Re: pci-skeleton duplex check

From: Donald Becker (
Date: Thu Dec 12 2002 - 20:18:51 EST

On Thu, 12 Dec 2002, Jeff Garzik wrote:
> Donald Becker wrote:
> > On Thu, 12 Dec 2002, Jeff Garzik wrote:
> >>Donald Becker wrote:
> [[ I don't know why I bother. The people that now control what
> goes into the kernel would rather put in random patches from
> other people than accept a correct fix from me. ]]
> I'm sure you'll continue making snide comments on every mailing list you
> maintain, but the fact remains:
> I would much rather accept a fix from you.

Perhaps we have a different idea of "fix".

You want are looking for a patch to modifications you have made to code
I have written. In the meantime I have been providing working code, and
have been updating that code to work with new hardware. So a fix is the
working, continuously maintained version of the driver.

To put an admittedly simplified spin on it, you are saying "I want you
to tell me what I have broken when I changed this", and to continuously
monitor and test your changes, made for unknown reasons on a very
divergent source base.

> > The drivers in the kernel are now heavily modified and have significantly
> > diverged from my version. Sure, you are fine with having someone else
> > do the difficult and unrewarding debugging and maintenance work, while
> > you work on just the latest cool hardware, change the interfaces and are
> > concerned only with the current kernel version.
> While I disagree with this assessment, I think we can safely draw the
> conclusion that the problem is _not_ people ignoring your patches, or
> preferring other patches over yours.

I can point to specific instances. Just looking at the drivers in the
kernel, it is clear that this has happened.

> > A good example is the tulip driver. You repeatedly restructured my
> I take responsibility for fixing it, I just haven't fixed it yet :)

> > It's easy to make the first few patches, when you don't have to deal
> > with reversion testing, many different models, and have an unlimited
> > sandbox where it doesn't matter if a specific release works or not.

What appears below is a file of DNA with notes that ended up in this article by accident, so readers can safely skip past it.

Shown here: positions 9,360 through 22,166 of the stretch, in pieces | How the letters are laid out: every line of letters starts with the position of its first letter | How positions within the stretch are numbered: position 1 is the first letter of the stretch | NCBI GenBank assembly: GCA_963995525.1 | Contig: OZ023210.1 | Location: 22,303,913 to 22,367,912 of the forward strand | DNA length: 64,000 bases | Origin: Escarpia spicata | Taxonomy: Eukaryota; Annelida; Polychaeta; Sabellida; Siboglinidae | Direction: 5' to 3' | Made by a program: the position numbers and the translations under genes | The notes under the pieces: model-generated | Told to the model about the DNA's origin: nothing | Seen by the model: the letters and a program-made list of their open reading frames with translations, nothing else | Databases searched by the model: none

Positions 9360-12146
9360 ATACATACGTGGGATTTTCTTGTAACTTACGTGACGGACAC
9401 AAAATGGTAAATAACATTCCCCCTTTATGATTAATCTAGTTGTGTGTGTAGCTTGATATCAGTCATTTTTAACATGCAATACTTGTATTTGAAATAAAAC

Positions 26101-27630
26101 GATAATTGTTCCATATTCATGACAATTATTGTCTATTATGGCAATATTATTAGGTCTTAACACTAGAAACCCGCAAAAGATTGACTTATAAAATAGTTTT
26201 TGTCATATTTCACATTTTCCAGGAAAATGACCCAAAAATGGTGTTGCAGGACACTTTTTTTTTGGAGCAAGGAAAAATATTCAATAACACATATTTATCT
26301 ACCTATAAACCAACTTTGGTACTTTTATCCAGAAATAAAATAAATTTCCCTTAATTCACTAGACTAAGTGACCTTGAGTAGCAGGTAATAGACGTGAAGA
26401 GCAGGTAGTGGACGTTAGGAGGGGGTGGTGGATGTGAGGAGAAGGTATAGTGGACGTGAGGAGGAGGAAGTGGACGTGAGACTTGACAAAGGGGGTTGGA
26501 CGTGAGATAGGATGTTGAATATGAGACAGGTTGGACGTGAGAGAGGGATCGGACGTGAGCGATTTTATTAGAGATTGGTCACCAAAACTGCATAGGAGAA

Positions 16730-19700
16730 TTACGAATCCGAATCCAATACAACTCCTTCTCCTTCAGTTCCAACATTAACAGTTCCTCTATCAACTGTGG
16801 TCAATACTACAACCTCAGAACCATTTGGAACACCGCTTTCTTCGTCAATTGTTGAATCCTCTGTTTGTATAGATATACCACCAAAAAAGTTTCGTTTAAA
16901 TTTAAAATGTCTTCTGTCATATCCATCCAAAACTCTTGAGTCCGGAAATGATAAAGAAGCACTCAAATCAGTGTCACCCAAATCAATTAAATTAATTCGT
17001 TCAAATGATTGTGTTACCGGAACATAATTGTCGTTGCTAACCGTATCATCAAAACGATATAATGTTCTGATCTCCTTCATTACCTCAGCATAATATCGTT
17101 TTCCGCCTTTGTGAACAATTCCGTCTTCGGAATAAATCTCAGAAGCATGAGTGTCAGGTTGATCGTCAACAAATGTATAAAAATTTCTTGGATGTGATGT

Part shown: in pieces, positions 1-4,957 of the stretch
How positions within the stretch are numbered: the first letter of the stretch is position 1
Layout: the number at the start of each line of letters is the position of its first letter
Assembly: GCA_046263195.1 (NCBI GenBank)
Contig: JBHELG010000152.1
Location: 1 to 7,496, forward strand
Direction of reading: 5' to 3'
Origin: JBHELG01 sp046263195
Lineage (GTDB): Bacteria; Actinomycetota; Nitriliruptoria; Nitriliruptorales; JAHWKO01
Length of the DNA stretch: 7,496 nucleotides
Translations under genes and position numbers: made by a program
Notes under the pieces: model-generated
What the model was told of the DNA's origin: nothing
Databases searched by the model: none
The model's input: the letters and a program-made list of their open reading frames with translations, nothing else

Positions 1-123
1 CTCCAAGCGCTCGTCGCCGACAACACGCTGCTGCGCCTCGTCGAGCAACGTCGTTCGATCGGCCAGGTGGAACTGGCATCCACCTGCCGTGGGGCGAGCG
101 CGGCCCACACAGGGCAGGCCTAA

I think that these two statements fit well together.

> > But
> > it takes a huge of work to keep a stable, traceable driver development
> > process that works with many different kernel versions and hardware
> > environments.
> We're slowly getting there, in terms of regression and stress testing.

But it existed before, and was discarded!
Yes, the kernel is now _returning_ to a stable state while making
improvements. But there was a period of time when interface stability
and detailed correctness was thrown away in favor of many inexperienced
people quickly and repeatedly restructuring interfaces without
understanding the underlying requirements.

I could mention VM, but I'll go back to one that had a very large direct
impacted on me: CardBus. CardBus is a difficult case of hot-swap PCI --
the device can go away without warning, and it's usually implemented on
machines where suspend and resume must work correctly. We had perhaps
the best operational implementation in the industry, and I had written
about half of the CardBus drivers. Yet my proven interface
implementation was completely discarded in favor one that needed to be
repeatedly changed as the requirements were slowly understood.

> I would love to integrate your drivers directly, but they don't come
> anywhere close to using current kernel APIs. The biggie of biggies is
> not using the pci_driver API. So, given that we cannot directly merge

Yup, that is just what I was talking about. Let me continue:

The result is that today other systems now have progressed to a great
implementation of suspend/resume, while Linux distributions now default
to unloading and reloading drivers to avoid various suspend bugs. And
when the driver cannot be unloaded because some part of the networking
stack is holding the interface, things go horribly wrong...

You might be able to naysay the individual details, but the end
technical result is clear.

> your drivers, and you don't send patches to kernel developers, what is
> the next best alternative? (a) let kernel net drivers bitrot, or (b)
> maintain them as best we can without Don Becker patches? I say that "b"
> is far better than "a" for Linux users.

Or perhaps recognizing that when someone that has been a significant,
continuous contributer since the early days of Linux says "this is
screwed up", they might have a point. When Linux suddenly had thousands
of people wanting to submit patches, that didn't means that there were
more people that could understand, implement and maintain complex

Donald Becker
Scyld Computing Corporation
410 Severn Ave. Suite 210		Scyld Beowulf cluster system
Annapolis MD 21403			410-990-9993

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